Between July and January, nine former inmates of the American prison at Guantánamo Bay, Cuba, returned to the battlefield to carry out terror attacks or join insurgencies around the world, according to a new report by the U.S. intelligence community.
The report, an assessment of recidivism rates at the prison that was first reported by Vice, presents a macro view of the rate at which detainees at the controversial detention facility have returned to battle after their release. In total, 100 of the 603 individuals released from Guantánamo are confirmed to have once more picked up arms to engage in either insurgent or terrorist activity, amounting to a recidivism rate of 17.9 percent. Of those 100, 17 are dead, 27 are in custody, and 56 remain free. Another 74 individuals are suspected but not confirmed to have returned to the fight.
The new study was compiled by the Director of National Intelligence, in collaboration with the CIA and the Defense Intelligence Agency. It defines “terrorist” or “insurgent” activity as “planning terrorist operations, conducting a terrorist or insurgent attack against coalition or host-nation forces or civilians, conducting a suicide bombing, financing terrorist operations, recruiting others for terrorist operations, arranging for movement of individuals involved in terrorist operations, etc.”
Its release comes amid a continuing debate about whether to close the prison. Large segments of the American population oppose doing so, even though it’s continued operation has been used as a recruitment tool by terrorist organizations and widely condemned by U.S. allies and human rights group alike. The prospect that a released prisoner might once more pick up arms against the United States now hangs over the effort to shut the facility.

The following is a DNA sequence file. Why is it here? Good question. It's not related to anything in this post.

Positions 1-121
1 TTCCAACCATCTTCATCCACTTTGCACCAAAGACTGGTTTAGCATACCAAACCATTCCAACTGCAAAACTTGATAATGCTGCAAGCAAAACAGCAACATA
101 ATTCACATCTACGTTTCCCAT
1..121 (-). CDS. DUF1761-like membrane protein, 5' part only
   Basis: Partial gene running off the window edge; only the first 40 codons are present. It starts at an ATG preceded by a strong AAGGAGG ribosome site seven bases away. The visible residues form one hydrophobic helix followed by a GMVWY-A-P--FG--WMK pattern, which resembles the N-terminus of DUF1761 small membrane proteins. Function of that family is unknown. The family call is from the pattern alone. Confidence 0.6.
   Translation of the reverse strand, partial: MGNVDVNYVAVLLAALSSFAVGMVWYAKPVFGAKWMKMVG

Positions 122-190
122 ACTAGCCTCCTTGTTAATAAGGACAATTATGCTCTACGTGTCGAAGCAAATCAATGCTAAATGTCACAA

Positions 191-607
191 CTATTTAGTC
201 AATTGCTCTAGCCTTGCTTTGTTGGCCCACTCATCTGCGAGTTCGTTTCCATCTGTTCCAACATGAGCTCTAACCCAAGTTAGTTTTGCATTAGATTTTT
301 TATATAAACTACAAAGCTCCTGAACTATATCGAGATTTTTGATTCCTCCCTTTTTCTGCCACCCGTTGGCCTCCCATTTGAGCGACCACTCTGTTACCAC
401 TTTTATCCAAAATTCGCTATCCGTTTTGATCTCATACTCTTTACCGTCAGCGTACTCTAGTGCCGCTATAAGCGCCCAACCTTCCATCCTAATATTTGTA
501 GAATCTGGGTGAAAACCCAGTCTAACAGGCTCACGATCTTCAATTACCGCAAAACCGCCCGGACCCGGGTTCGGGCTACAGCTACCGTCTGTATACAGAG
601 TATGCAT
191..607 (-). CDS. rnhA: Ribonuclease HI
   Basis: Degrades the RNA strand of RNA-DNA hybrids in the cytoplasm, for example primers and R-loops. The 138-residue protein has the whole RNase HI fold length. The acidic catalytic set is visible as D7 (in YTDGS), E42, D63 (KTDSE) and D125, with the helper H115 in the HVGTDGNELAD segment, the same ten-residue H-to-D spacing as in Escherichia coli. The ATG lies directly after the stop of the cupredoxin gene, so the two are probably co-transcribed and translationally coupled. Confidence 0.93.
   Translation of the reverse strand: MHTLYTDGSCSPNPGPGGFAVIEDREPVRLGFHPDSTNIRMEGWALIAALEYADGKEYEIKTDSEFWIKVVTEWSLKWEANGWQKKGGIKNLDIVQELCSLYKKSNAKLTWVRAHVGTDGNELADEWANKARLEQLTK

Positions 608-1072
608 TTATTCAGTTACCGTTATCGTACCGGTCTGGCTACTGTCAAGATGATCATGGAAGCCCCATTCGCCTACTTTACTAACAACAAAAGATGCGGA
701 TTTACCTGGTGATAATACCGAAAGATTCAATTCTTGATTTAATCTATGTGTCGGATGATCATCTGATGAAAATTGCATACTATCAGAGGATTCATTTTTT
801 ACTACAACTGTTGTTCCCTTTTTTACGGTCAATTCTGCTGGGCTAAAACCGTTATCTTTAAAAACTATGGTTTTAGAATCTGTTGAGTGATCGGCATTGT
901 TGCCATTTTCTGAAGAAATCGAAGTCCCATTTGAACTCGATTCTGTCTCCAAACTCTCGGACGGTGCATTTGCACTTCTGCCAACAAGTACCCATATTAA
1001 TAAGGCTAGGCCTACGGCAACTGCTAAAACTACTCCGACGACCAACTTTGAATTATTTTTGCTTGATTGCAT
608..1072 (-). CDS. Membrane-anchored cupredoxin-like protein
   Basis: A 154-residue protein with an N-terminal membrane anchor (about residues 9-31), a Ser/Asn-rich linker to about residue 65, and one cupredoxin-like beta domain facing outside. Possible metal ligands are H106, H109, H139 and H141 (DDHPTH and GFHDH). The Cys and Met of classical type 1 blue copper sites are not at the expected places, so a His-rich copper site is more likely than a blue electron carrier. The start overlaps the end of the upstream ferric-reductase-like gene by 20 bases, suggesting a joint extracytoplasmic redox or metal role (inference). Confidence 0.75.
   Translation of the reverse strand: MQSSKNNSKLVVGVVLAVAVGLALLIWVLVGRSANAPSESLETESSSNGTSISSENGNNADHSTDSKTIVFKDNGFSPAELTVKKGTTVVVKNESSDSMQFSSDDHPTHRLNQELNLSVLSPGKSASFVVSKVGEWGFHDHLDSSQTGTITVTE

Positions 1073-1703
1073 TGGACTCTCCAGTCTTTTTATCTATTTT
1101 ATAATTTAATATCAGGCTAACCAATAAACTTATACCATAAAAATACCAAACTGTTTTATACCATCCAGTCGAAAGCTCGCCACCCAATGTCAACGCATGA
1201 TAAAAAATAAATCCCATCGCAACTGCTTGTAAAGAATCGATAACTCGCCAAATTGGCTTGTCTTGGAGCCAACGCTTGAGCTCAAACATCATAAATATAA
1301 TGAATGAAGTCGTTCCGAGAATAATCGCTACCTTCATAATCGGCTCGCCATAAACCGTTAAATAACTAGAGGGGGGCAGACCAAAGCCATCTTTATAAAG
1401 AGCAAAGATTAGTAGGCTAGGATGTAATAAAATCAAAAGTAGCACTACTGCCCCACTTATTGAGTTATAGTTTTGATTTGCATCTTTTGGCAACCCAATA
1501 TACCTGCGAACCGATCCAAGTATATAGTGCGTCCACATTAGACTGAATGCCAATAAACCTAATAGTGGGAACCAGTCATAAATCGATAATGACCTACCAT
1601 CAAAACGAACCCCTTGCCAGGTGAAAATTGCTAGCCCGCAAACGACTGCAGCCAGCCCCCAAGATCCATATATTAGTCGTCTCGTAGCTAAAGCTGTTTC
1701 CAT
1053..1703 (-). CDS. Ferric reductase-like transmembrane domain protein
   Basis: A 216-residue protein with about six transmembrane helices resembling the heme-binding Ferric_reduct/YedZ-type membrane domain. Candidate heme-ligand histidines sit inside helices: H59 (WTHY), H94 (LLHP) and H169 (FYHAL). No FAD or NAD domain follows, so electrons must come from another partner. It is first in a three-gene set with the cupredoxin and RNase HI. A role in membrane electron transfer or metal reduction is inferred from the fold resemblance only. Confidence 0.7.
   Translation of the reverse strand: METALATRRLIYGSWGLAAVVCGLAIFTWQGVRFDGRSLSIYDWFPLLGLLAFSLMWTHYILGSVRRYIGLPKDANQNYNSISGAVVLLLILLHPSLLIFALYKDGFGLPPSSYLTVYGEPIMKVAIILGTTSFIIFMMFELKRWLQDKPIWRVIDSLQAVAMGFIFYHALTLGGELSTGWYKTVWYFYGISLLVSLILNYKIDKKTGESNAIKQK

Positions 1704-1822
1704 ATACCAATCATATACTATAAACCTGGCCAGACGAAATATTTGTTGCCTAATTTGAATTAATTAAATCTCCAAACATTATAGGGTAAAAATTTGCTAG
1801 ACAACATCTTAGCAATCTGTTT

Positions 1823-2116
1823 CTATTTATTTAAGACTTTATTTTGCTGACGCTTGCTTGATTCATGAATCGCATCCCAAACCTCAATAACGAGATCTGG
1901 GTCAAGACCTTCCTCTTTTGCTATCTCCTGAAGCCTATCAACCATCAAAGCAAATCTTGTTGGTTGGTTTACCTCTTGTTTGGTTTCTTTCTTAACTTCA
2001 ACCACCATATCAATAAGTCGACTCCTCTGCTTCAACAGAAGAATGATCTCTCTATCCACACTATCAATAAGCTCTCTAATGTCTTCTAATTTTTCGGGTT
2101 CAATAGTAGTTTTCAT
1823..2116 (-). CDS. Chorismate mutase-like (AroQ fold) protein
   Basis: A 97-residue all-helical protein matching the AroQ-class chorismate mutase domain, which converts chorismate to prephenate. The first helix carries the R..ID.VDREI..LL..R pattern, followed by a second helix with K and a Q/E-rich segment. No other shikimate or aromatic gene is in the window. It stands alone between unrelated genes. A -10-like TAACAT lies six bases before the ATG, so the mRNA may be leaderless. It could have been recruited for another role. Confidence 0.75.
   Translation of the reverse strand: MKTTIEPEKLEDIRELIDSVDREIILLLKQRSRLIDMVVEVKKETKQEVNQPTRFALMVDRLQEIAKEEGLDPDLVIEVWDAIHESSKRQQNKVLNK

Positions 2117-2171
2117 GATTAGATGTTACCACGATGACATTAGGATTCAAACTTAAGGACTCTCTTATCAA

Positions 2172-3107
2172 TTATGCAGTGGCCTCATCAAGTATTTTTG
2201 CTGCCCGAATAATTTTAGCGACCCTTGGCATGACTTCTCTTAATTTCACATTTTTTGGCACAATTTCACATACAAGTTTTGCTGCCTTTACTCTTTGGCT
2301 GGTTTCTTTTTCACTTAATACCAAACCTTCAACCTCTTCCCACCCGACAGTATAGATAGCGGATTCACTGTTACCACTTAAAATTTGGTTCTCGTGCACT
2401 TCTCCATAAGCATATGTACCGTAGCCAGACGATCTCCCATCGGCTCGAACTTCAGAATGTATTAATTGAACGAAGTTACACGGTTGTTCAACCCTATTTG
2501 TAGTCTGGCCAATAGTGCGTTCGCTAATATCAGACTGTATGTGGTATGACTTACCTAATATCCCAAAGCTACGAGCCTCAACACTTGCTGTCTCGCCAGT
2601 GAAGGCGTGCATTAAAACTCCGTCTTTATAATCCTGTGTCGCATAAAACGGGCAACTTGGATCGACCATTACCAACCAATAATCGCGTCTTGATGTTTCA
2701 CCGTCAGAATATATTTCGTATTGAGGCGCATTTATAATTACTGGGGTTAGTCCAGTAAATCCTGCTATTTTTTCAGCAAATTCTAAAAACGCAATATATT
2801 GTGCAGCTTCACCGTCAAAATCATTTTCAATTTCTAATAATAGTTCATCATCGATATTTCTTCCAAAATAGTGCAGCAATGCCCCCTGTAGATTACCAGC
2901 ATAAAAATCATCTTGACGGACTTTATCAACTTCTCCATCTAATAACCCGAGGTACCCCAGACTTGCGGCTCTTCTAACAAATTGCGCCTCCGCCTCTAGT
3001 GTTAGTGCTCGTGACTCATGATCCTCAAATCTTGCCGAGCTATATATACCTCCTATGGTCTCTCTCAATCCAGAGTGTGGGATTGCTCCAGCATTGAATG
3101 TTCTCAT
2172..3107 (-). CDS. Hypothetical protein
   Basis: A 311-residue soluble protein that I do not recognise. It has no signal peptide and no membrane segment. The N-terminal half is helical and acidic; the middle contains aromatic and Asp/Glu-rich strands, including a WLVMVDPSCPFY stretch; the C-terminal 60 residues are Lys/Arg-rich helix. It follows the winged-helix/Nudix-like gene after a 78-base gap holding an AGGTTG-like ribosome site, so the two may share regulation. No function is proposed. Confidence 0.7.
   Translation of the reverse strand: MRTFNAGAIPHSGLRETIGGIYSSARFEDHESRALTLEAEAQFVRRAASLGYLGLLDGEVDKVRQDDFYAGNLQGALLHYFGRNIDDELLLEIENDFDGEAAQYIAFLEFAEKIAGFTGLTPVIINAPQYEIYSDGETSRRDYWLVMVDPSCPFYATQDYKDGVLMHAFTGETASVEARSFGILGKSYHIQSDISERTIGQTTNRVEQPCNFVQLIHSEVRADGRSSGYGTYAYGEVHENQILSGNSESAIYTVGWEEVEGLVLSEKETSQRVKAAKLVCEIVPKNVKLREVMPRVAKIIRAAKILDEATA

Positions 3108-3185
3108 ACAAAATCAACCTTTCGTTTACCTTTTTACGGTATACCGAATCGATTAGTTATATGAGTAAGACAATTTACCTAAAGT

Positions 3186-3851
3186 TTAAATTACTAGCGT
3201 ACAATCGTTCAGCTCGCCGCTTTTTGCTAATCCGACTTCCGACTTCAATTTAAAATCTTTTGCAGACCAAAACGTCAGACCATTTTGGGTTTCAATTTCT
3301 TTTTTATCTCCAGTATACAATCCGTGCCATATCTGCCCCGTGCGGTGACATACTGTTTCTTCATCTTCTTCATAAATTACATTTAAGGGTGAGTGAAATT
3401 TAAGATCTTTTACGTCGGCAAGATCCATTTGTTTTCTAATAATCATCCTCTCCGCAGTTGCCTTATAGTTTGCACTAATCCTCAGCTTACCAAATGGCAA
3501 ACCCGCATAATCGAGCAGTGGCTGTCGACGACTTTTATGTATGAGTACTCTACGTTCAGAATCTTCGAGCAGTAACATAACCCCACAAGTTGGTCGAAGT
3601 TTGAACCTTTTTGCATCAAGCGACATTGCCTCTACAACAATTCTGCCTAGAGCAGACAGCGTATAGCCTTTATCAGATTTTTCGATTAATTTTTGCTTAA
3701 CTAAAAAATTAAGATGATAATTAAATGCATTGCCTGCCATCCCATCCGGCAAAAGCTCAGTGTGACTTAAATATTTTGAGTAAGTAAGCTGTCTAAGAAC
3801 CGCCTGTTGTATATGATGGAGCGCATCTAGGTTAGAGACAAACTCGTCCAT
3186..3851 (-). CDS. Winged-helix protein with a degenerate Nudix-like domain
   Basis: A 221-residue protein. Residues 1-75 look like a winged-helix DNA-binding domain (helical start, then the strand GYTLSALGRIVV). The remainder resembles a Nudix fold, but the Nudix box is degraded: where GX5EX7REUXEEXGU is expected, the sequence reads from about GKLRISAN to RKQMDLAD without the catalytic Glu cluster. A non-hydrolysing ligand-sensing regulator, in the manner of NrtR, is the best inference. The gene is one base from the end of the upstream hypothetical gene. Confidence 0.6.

Last month, U.S. forces in Afghanistan killed a former Guantánamo detainee and former Taliban commander who had been operating as a war lord in southern Afghanistan and had pledged allegiance to the Islamic State. The militant, Mullah Abdul Rauf, was released from Guantánamo in 2007.
The nine individuals who most recently returned to the battlefield were all released during the George W. Bush administration, and in recent years the U.S. government has had more success in dissuading those released from the prison to not pick up arms once more. During the Bush administration, Guantánamo had a recidivism rate of 20.7 percent, with 110 of 532 individuals released returning to battle. During the Obama administration, six individuals, of 115 released, have returned to battle, for a recidivism rate of 5.2 percent.
Even as the Obama administration has pushed down the recidivism rate, Wednesday’s report serves as a vivid reminder of its failure to shut the prison. President Barack Obama came to office promising to shutter the facility, and two days after taking office, he signed a series of executive orders aimed at doing just that.
But six years after Obama took office, the prison remains open. His effort to close Guantánamo was dealt a fatal blow by Congress in 2010, when the body severely restricted the transfer of prisoners held there to the United States. But critics of the White House also argue that the administration has done little to seek a compromise with Congress and find a long-term solution for dealing with the prisoners that remain on the island prison.
The Obama administration has released far fewer prisoners from Guantánamo, and critics of the White House argue that the administration has done a poor, slow job implementing the president’s guidelines for reviewing the cases of those considered for release. The administration’s efforts to lower the number of prisoners at Guantánamo has focused on finding countries to which they can be transferred. In January, five detainees were sent to Oman and Estonia. As of March 2, there were 122 inmates at Guantánamo, according to Human Rights First, an advocacy group.
New evidence of former detainees returning to the battlefield — regardless of how few and which president released them — will make the flailing Obama effort even harder.
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